“I hardly think so. You see, we have checked up on all the people in this town who had reason to have hard feelings toward your father. We have papers and accounts to prove all these things, and I think I may say, that with your sanction and that of your lawyer, I have or will make good all or most of these wrongs. I set myself to do this work thoroughly, for I knew you would prefer to have your father’s name cleared as far as possible of these misdoings.”
“Yes, indeed, Mr. Thorne, and I can’t tell you how I thank you for the personal interest you have shown and the personal effort you have made to straighten out these things. Now, as I say, we come to the question of the murderer? Can you find him?”
“I am not at all sure I can, Miss Eldridge. I know what you’re going to say. You want me to give you a definite answer, and if negative, you want to employ some other detective. I don’t resent this, nor do I blame you in the least. In fact, I am willing to say that since I was instrumental in finding the murderer of your butler, and since I have been of assistance in setting right many of the wrongs attributed to your father, and since I have done my best in the matter of tracing clues and sifting evidence, I think I may say I am willing to abdicate in favor of a new man. When I feared they meant to act on their absurd suspicions of you, I couldn’t give up the quest, but now there’s no further danger of that, especially since you are yourself now definitely on the warpath, and it may well be better that I should step down and let another and better detective be put on the job. You know, Miss Eldridge, I am not an experienced detective, not even a full fledged one. I have much to learn, and what I have accomplished has been largely through good luck and opportunity.”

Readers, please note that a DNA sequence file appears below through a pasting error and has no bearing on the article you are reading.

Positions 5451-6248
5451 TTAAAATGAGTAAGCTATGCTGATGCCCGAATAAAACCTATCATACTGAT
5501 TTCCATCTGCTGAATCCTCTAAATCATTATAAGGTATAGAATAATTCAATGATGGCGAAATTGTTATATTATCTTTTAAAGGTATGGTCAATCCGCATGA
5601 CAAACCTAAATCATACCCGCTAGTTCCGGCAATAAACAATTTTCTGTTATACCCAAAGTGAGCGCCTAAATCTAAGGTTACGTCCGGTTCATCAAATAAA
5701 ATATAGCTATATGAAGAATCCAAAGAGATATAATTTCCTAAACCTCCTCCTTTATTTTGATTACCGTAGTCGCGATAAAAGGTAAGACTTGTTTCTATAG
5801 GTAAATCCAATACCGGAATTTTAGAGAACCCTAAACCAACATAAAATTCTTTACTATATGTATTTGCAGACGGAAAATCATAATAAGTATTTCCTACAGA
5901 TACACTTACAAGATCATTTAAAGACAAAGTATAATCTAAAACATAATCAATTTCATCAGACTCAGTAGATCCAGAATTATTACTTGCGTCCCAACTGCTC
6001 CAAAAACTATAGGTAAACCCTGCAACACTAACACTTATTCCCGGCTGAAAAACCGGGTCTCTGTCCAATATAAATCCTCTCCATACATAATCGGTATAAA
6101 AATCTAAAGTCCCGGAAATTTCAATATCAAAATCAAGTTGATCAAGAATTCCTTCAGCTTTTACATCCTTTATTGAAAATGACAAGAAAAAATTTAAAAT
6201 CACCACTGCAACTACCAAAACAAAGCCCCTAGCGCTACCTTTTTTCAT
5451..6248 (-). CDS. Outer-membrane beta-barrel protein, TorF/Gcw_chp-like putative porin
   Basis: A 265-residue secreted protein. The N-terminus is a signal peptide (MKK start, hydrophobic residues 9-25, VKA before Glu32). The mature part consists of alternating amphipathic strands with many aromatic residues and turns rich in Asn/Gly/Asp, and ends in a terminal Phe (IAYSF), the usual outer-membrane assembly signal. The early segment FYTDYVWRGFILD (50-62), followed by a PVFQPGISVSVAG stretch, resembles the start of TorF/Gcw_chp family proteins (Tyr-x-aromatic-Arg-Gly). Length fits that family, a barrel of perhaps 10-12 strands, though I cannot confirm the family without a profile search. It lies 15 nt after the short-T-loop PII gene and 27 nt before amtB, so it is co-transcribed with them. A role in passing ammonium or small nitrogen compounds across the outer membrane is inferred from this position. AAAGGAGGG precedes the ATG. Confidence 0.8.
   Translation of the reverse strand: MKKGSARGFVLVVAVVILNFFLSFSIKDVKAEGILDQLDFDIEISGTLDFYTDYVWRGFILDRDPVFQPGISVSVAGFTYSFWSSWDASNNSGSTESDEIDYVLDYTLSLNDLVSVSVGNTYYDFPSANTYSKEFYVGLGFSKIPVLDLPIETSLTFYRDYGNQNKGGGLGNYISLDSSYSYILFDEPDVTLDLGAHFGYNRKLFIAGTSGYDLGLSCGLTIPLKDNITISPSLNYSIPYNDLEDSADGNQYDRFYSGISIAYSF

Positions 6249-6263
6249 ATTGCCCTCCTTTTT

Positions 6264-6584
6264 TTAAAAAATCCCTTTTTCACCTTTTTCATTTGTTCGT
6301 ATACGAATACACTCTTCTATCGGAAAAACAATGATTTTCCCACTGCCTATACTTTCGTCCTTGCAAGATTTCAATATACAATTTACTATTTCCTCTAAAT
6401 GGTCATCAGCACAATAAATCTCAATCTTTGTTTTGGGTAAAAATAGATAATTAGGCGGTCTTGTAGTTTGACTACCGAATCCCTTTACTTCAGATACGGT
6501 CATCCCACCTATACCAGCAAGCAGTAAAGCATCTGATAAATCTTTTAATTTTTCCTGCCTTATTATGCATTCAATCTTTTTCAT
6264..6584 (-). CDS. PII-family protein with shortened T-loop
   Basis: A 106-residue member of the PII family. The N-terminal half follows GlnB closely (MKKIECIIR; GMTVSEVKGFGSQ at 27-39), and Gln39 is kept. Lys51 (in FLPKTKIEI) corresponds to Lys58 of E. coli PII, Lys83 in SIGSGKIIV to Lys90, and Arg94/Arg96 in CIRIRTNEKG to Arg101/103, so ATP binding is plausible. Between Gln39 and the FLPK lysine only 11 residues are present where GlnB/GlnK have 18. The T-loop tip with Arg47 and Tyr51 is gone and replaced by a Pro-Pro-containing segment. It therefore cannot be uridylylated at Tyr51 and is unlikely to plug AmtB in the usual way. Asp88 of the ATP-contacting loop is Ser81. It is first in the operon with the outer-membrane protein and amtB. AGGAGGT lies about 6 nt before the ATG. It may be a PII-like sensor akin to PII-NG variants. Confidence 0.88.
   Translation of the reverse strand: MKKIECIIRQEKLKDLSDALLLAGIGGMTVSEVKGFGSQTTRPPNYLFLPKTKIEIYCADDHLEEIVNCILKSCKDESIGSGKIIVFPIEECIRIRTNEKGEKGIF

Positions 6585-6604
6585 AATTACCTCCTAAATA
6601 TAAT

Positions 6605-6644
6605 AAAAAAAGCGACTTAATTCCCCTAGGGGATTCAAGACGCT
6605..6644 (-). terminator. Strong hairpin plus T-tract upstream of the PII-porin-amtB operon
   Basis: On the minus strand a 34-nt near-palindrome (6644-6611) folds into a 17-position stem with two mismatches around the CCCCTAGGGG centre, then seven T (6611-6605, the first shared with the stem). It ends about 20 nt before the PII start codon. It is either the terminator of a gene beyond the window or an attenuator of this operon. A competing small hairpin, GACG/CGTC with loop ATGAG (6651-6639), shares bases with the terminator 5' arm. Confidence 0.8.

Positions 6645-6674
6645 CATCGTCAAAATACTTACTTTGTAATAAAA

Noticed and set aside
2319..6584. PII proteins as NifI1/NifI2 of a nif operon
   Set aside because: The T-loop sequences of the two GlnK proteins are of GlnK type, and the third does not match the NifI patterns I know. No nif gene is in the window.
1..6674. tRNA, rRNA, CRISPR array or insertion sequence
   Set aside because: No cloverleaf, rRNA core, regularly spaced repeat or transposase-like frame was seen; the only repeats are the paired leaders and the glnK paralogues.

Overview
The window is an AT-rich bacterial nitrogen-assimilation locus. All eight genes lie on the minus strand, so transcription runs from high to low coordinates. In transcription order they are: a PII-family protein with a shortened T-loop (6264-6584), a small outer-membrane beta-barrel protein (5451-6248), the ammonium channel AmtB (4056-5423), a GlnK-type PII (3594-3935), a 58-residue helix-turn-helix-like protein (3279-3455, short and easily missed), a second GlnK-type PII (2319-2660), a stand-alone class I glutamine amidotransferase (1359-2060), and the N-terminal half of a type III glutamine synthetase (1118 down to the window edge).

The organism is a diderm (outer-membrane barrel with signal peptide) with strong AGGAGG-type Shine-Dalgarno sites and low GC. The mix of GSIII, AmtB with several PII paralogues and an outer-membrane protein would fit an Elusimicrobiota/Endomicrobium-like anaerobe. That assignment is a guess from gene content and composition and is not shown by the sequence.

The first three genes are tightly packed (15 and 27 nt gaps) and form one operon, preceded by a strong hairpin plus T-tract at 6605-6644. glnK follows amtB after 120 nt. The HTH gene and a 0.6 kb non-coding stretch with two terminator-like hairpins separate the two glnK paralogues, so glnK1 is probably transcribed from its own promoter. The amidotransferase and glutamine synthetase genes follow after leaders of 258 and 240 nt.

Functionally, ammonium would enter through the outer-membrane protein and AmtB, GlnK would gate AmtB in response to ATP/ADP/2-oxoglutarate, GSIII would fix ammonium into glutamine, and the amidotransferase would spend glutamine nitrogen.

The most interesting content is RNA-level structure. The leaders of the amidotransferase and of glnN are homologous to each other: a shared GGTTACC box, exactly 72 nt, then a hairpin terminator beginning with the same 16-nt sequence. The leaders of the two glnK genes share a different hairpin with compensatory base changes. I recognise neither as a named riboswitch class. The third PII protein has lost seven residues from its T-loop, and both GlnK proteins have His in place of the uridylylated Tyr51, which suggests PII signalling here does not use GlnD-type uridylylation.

“I won’t let you so depreciate yourself, Mr. Thorne. You have been goodness itself to me, and you have been shrewd and clever in the work. That you have not succeeded in finding the criminal is in no way your fault. It is an inexplicable case, I’m sure. What do you really think is the solution?”
“I can see no possibility except the man who passed by the house and then turned and repassed. I am told two of your maids saw him do this, and though they cannot describe him plainly, that is not surprising, as no one notes every passerby.”
“But how can we ever find him? How can anyone know how or where to search for him?”